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How Investigators Found a Jet Engine Under Greenland's Ice Sheet
Oct 15, 2020 | CNN
"Four hours into a September 2017 Air France flight 66 from Paris to Los Angeles, one of the aircraft's four engines spontaneously exploded. 'IS THERE A PROBLEM,' read the message from air traffic controllers to the pilots. The plane, with over 500 people onboard, was flying four thousand feet below its previous altitude and, indeed, there was a problem. The front portion of an engine had fallen off, plummeting more than seven miles to the frozen Greenland ice sheet below," reports CNN.
... "The ordeal set French authorities on a years-long mission to find the lost engine pieces and pinpoint the root cause of the problem, requiring investigators to survey miles of terrain made perilous by deep, invisible cracks in Greenland's ice sheet and the constant threat of polar bear attacks. The endeavor was also hampered by months of inhospitable storms, limited daylight and low visibility. Researchers ultimately found the key piece of debris — the engine's fan — by accident, when a robot mapping glacial crevasses happened to roll over the spot where it was buried nearly two years after it had fallen from the sky, said [Dartmouth Engineering PhD student] Austin Lines, a US-based engineer who aided the recovery effort. It was packed in four meters (or about 12 feet) of snow and ice.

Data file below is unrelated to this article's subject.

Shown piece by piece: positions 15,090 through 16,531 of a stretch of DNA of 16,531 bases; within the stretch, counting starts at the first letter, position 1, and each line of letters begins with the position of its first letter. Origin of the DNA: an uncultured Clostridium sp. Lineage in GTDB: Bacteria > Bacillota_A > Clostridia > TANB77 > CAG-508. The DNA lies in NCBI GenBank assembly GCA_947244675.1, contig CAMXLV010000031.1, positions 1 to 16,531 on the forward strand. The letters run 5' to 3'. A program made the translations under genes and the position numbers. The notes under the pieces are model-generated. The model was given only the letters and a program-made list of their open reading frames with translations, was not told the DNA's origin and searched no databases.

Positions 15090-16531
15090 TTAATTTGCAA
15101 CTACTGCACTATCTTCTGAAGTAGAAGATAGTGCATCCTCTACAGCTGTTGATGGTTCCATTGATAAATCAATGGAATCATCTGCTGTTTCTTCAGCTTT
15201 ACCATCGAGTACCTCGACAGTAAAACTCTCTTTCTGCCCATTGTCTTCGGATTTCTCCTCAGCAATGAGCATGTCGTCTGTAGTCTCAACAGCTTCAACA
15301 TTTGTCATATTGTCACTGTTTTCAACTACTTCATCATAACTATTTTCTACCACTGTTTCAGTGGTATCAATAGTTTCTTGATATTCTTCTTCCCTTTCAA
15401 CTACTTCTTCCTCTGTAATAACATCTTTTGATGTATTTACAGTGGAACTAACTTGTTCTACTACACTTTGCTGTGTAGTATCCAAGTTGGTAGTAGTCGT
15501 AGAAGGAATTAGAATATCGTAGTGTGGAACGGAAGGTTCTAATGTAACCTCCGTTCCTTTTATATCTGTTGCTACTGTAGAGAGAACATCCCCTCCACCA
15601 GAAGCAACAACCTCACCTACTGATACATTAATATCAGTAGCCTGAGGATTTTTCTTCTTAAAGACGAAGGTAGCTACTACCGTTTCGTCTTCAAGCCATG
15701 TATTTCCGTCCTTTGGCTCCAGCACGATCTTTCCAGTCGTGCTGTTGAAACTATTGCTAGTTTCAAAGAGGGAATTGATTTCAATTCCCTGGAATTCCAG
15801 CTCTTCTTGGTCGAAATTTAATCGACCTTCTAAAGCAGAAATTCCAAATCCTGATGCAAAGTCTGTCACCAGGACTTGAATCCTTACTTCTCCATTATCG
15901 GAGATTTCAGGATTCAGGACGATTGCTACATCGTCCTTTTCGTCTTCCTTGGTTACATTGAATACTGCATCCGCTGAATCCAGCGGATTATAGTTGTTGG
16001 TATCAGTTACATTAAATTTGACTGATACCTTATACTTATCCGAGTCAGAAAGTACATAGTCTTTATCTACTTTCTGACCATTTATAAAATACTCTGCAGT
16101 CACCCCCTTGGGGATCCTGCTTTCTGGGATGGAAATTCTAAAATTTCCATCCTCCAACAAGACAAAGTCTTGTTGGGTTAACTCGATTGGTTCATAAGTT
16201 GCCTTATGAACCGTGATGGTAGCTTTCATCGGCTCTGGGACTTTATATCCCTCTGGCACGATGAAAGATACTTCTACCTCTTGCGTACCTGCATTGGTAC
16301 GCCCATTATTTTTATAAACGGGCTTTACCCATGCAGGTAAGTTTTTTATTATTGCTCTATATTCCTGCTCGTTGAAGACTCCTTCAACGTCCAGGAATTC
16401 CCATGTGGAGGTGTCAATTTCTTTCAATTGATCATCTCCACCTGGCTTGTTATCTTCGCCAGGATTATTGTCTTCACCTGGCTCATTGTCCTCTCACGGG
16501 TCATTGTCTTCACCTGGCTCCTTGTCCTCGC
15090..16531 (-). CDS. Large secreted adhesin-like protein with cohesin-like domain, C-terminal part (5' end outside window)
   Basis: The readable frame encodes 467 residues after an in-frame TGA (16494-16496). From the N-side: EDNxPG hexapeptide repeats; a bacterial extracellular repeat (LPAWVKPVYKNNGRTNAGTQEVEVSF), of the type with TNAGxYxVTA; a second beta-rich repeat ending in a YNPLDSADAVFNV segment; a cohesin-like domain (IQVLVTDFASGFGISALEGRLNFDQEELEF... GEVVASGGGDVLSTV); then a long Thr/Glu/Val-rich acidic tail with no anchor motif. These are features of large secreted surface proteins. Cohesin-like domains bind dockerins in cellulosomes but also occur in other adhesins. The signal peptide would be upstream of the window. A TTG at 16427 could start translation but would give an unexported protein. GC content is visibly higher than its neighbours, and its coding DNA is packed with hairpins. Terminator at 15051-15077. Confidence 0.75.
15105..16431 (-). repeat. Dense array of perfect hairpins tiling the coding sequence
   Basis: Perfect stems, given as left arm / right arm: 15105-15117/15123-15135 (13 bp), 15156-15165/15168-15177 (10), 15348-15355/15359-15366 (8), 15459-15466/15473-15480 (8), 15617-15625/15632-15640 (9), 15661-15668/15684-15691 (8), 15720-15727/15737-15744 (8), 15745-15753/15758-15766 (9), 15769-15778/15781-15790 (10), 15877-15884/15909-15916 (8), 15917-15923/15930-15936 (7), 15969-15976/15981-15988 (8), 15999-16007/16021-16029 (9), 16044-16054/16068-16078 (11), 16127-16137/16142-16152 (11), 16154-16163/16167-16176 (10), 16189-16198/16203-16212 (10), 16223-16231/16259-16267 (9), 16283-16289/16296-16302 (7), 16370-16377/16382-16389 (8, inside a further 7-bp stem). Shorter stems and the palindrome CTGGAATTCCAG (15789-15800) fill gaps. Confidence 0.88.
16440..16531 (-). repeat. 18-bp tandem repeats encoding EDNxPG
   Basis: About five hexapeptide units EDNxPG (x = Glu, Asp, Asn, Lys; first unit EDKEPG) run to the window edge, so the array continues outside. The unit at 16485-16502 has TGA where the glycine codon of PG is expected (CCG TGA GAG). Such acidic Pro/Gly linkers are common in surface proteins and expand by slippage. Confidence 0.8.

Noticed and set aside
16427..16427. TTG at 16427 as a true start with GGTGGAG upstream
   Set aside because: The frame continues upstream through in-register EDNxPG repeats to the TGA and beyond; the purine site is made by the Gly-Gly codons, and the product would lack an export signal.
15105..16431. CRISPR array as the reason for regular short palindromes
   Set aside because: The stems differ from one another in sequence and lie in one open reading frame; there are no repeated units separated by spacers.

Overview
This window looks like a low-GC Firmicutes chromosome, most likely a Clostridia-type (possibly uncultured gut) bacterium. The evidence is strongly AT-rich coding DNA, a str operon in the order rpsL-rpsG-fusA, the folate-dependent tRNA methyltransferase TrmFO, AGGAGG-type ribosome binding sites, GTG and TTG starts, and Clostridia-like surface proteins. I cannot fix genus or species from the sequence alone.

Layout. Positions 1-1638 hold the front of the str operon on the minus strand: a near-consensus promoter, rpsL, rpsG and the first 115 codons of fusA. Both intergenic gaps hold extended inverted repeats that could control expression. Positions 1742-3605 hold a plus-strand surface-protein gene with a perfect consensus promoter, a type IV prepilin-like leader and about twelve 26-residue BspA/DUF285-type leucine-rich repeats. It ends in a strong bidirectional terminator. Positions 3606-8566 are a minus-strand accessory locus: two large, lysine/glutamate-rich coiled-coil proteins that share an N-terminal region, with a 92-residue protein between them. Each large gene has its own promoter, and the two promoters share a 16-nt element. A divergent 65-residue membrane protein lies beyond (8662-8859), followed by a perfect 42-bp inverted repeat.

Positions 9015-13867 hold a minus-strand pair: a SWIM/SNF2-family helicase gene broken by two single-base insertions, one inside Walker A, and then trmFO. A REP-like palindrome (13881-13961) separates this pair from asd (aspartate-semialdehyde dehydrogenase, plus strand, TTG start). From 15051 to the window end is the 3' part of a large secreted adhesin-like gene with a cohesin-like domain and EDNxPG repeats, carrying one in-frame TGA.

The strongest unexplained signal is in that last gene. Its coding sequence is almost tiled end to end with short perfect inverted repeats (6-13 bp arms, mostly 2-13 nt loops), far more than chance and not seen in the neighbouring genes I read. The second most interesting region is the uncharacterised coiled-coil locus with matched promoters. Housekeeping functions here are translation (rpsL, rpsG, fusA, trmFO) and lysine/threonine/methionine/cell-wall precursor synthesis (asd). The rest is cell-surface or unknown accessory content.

"Lines told CNN Business that at one point, investigators dropped a replica of the engine fan into the snow, just to make sure the radars they were using for the search could accurately detect the buried metal. But they couldn't. And for months, the replica debris was lost, too."
... "Lines, who developed a four-wheeled robot called FrostyBoy that's designed to map crevasses, was tapped by [France's Bureau of Enquiry and Analysis for Civil Aviation Safety] to help the recovery effort — but the robot ended up being the lynchpin for the entire project. While searching for cracks, the rover's sensors picked up an abnormal reading, reavealing the robot had — by pure happenstance — rolled over the engine fan's exact resting place.
"'We're ridiculously lucky that it happened the way it happened,' Lines said of FrostyBoy's chance detection. It gave his robot, a project he worked on while pursing his PhD at Dartmouth, a small but bizarre claim to fame.
"'I don't think anyone would care that much if a bunch of dudes went out with a robot and didn't do much with it,' he joked."
You can watch Dartmouth Engineering's video and read Dartmouth Engineering's article about FrostyBoy's discovery here.
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